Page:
State of Oregon
I had bunion surgery in September of 2004. Two weeks later the podiatrist removed the stitches. The next day I noticed the incision had come open at the base of my big toe. I called the podiatrist's office and was told to put butterfly bandages on the area until my next scheduled appointment a few days later. The podiatrist restitched that area of the incision and put me on oral antibiotics for two weeks as a precaution. I then saw the podiatrist on a weekly basis. After several weeks the doctor said my foot looked infected and prescribed Augmentin. Two days later my husband insisted on taking me to the emergency room and I was admitted to the hospital and put on IV Vancomycin immediately. The podiatrist then had to perform a second surgery the next day to remove all the hardware from my foot. Infectious disease doctors were called in to consult on my treatment. I was in the hospital for a week on a Vancomycin drip and then four weeks on home infusion Vancomycin. For seven weeks I was not allowed to be weight bearing on my foot.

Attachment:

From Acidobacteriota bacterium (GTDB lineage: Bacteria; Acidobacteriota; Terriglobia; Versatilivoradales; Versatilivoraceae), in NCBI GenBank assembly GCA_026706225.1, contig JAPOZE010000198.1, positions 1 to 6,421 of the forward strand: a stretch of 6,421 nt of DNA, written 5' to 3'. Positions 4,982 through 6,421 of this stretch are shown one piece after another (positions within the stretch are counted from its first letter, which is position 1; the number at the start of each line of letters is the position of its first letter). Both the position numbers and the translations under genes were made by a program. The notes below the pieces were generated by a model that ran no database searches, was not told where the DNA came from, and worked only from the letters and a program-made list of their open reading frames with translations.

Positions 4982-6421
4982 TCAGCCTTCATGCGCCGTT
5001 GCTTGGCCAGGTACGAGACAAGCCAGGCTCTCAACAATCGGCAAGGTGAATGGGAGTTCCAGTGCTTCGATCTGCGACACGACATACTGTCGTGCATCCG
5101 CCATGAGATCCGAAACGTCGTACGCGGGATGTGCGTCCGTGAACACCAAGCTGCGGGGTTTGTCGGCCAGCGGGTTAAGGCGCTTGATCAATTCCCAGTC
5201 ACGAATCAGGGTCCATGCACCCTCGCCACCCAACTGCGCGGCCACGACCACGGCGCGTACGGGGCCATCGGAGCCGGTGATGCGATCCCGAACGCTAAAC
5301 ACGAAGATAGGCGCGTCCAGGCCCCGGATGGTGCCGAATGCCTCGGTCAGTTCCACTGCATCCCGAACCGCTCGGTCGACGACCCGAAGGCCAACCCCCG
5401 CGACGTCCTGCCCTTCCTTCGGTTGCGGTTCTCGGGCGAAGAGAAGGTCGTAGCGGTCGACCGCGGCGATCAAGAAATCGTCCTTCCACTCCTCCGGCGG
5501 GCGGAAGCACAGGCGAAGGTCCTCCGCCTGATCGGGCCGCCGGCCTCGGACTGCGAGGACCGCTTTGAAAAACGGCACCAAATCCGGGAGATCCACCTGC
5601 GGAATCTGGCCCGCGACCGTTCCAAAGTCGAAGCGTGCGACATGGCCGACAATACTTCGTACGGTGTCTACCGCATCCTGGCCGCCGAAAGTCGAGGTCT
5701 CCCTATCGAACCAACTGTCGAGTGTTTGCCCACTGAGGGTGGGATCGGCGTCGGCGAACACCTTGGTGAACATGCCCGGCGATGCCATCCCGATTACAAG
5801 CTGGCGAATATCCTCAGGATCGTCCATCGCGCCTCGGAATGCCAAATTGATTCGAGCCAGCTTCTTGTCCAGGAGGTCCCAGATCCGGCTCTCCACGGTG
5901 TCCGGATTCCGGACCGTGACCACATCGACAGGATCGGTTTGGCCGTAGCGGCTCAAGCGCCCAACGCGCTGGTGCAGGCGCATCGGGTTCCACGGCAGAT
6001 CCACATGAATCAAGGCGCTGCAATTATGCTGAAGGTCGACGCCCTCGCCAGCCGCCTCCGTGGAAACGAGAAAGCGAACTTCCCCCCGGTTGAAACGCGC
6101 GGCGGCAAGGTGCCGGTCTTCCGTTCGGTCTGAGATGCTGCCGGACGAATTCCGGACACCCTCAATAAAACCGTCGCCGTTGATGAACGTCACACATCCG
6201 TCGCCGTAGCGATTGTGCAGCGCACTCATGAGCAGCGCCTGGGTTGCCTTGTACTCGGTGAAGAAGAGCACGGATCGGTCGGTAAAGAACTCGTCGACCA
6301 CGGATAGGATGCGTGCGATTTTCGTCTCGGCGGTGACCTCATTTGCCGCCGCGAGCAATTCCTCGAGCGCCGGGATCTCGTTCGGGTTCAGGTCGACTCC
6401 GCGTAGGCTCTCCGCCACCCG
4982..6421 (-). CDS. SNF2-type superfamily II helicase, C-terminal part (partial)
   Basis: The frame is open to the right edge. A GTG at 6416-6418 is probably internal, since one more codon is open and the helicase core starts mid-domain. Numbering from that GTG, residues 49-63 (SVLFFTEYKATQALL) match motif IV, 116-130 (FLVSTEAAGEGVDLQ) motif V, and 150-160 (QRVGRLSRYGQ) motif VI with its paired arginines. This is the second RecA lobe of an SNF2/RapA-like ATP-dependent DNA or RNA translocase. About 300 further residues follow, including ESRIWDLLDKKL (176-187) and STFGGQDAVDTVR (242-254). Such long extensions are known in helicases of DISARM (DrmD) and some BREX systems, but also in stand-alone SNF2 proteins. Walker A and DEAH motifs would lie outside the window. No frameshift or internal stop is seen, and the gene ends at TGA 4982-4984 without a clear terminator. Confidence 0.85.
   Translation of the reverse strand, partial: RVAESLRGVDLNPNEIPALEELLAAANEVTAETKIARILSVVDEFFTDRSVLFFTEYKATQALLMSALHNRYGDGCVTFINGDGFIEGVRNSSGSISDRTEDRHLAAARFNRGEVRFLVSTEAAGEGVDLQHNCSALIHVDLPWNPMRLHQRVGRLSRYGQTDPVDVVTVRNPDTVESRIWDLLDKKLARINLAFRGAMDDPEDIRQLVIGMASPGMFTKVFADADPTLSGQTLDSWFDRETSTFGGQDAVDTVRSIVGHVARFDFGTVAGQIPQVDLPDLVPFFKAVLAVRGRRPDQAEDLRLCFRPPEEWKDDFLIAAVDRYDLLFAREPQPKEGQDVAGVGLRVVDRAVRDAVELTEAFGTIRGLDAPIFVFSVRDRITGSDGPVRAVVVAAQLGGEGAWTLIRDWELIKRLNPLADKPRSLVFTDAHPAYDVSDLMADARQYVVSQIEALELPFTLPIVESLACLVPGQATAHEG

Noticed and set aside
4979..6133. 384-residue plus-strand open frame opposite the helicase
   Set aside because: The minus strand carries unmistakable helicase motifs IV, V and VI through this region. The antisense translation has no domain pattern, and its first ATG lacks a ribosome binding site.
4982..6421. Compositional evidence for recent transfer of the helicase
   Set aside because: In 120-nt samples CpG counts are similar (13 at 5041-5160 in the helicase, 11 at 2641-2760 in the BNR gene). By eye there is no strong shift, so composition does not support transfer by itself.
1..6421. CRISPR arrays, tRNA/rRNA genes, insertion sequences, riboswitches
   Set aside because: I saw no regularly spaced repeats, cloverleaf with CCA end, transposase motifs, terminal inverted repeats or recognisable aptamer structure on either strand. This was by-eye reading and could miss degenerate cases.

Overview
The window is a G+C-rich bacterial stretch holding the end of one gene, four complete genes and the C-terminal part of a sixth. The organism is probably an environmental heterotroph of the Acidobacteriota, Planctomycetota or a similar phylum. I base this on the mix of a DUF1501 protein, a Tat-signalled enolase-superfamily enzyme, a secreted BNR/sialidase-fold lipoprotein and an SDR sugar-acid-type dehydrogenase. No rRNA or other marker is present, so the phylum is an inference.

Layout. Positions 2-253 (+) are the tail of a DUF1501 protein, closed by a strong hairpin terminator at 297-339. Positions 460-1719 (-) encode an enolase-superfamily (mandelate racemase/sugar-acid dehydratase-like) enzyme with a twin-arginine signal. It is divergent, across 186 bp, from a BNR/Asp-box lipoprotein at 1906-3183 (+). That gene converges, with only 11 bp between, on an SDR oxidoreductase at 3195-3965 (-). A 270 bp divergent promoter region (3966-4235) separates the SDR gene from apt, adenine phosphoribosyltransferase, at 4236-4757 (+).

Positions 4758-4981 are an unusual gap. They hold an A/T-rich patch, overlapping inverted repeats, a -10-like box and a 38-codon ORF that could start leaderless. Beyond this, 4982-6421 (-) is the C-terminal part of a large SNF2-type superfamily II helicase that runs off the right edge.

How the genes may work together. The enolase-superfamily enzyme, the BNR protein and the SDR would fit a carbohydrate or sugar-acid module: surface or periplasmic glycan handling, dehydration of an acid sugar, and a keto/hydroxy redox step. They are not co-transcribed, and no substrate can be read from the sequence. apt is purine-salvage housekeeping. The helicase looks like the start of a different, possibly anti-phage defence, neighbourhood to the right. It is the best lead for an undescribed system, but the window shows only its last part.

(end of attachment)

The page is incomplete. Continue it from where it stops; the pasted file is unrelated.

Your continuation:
Then the culture taken from my foot showed that the infection was caused Mycobacterium Chelonae. This particular bacteria is resistent to most antibiotics. The infectious disease doctors changed my home infusion to 14 days of Tobramycin. I was also prescribed oral Biaxin. These two drugs are about the only ones effective against Mycobacterium Chelonae. Many cases of Mycobacterium Chelonae have been associated with non-sterile water or contaminated surgical instruments. The source of the infection appeared to be caused by a wire placed around my toe bone in the first surgery. Due to the infection my toe bone is not growing together where the hardware was removed. The podiatrist prescribed a bone stimulator which I have to wear at least three to six hours daily.
In February my infecton flared up and nodules grew on my incision. The infectious disease doctors placed me on six more weeks of Tobramycin home infusion. Six weeks is the maximum time allowed as Tobramycin can result in hearing loss. I am still taking the Biaxin. It is now 6 months since the original surgery with countless trips to the doctor, two PICC lines and the bone is not healed and the infection is not gone.
Can this be considered malpractice on the podiatrist's part for not recognizing the extent of the infection sooner or perhaps using unsterile insturments?